Another feature of the order is the very large increase in the upper earnings limit, from £34,840 to £40,000, which I calculate to be 19 per cent, as near as damn it. My suspicion is that, since the reason given is to align this figure with the 40 per cent income tax starting point, the Government are about to do something that has been resisted by all Governments since the inception of the National Insurance Fund: to combine NI contributions with tax, possibly even going so far as to do away with the UEL. Am I being too suspicious? There is certainly logic in my suspicion. It would harm the economy and infuriate business and the City. No doubt my noble friend Lady Noakes, who is expected to be fit enough to return to the House tomorrow, will pursue that when the National Insurance Contributions Bill hits us. As I understand it, the Minister will not be participating on that Bill, but I might well do so—we shall see.

I have no more to add and I shall not, of course, object to the order.

Lord McKenzie of Luton: I thank noble Lords for their contributions. I shall start with the National Insurance Fund, which we touched on in our last debate. My noble friend Lord Jones is right. Where we are is a product of a successful economy, with many more people in employment and fewer people claiming unemployment benefit. Of course that will have an impact on the National Insurance Fund. The Government Actuary is independent. He is responsible for advising on whether the changes to social security are affordable.

The noble Lord encourages me to go to the National Pensioners Convention in Blackpool. I am pretty certain that I have a prior engagement, although I am not quite sure when it is. I did turn up

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to a regional event recently. We tucked into the sandwiches while they marched on the town hall. It was an interesting experience.

The noble Lord, Lord Skelmersdale, raised the issue of class 3 contributions. The challenge we faced in trying to accommodate the thrust of the amendment tabled by my noble friend Lady Hollis was to see that it was appropriately targeted. At the tail end of the Pensions Bill last year we set out how we would do that, specifying clearly the criteria of fairness, affordability and simplicity. I made it clear in your Lordships’ House, and my honourable friend Mike O’Brien made it clear in the other place, that there was no guarantee. We would use our best endeavours to achieve what my noble friend was seeking, but it could not be guaranteed. A lot of work was done in considering various options. At the end of the day, we come back to the issue of trying to ensure that something is properly targeted. That component is missing from this. It is potentially hugely expensive. It depends what assumptions you make about take-up, and we circulated some numbers in response to some Parliamentary Questions from my noble friend showing a range of costs and the range of people who might benefit.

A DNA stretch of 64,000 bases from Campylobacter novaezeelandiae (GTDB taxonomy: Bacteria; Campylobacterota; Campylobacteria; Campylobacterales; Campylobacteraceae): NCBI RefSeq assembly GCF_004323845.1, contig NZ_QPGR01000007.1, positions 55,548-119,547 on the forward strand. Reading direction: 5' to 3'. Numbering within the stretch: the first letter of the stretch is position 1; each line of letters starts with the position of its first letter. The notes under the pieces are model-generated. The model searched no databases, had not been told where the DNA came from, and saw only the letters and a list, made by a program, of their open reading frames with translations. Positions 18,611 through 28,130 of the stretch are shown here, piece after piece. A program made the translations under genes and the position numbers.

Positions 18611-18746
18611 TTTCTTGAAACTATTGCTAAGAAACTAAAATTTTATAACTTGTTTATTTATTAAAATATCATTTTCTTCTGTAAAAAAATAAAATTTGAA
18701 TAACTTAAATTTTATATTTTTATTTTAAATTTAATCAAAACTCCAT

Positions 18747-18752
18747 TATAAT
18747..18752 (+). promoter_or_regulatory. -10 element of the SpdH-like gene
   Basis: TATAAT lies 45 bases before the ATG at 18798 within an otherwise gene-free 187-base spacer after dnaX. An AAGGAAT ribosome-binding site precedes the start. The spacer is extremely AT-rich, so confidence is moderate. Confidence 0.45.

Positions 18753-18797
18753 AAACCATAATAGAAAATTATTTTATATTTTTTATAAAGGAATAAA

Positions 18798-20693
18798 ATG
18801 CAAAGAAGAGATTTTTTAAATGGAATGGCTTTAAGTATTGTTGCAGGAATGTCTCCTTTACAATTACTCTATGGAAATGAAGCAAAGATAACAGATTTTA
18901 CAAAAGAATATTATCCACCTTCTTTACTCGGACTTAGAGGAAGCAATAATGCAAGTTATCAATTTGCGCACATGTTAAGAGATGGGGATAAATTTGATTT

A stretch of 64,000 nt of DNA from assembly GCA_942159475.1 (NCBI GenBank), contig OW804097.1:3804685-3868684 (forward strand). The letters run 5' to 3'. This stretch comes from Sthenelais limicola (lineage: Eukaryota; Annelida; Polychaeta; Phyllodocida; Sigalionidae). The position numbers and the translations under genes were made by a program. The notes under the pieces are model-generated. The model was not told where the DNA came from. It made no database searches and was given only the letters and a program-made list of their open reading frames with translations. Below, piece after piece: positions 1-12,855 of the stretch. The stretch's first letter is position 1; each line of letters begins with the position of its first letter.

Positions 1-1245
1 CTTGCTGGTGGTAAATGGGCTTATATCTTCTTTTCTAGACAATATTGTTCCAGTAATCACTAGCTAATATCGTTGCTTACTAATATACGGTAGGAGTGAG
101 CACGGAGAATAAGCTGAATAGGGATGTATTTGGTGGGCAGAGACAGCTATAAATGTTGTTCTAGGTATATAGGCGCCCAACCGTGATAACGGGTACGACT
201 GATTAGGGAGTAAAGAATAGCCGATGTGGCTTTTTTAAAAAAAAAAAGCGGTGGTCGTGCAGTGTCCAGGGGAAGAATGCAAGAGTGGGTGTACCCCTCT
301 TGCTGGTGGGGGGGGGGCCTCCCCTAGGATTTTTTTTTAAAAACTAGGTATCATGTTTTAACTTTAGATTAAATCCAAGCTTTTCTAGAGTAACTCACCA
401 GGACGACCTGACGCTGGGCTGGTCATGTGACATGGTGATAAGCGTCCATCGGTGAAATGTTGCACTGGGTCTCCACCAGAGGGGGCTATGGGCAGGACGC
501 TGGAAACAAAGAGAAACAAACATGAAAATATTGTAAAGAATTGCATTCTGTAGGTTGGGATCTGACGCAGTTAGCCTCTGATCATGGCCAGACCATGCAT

The other issue is that, whichever way we analyse it, it is much more likely that the people who will take advantage of the extra buy-back will be those who are better able to afford it. It will do nothing to help people who have paid the reduced rate stamp, and it will do nothing to help people who are heading for pension credit—the very poorest pensioners. It simply will not deliver what we want. It will help only a relatively small percentage of the number of people who might be retiring. The number of people reaching state pension age in 2008 will be something like 700,000. Some 390,000 will be women, and something like 250,000 will have less than a full basic state pension on their own record. My noble friend’s proposal, at the level at which she suggested that there might be take-up, would at best cover only a fraction of the number of people who do not get a full basic state pension. I stress that, in our view, it is not well targeted.

My noble friend talked about the changes to the upper earnings level or upper profits level. Of course, that was part of an overall package. Given the hour, I will not go through all the components of it, but you cannot pick this out and say that it is an effective tax increase and ignore all the other things on which there was extra government spending. That package had a price tag of something like £2.2 billion, so, overall, there was a relaxation of the fiscal system arising from that.

I look forward to welcoming the noble Baroness, Lady Noakes, back to the House. I am sure that I will be participating in some quite fierce debates with her and that things will be as lively as ever on the National Insurance Contributions Bill. We will have the chance to get into these things in more details.

I will answer the specific question that the noble Lord raised. Somebody retiring on 1 June 2011 with 30 years’ contribution would get a full basic state pension; somebody retiring on 4 April 2010 with

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30 years would not. It depends on their HRP—home responsibilities protection—which could reduce the number of years, so one cannot generalise. However, the number of qualifying years needed otherwise is 39 for a woman and 44 for a man. That is why the improvements that we made to the system last year will transform the pensions outcome for women. That is the right way to address what has been a long-standing grievance and an inequity in the system that has persisted for too long.

Lord Skelmersdale: The cost to the individual of the reduction from 44 years to 30 is, of course, nil, even though they will have to continue paying a stamp while they are in employment. That is readily understandable; in that case, the cost to the individual is, apparently, nil. On the other hand, there will be income into the fund when people buy the extra class 3 stamps—for want of a better word. The Minister needs to explain the thinking more fully. I am sure that he will write in due course, and I do not want to pursue the matter at this hour of the night.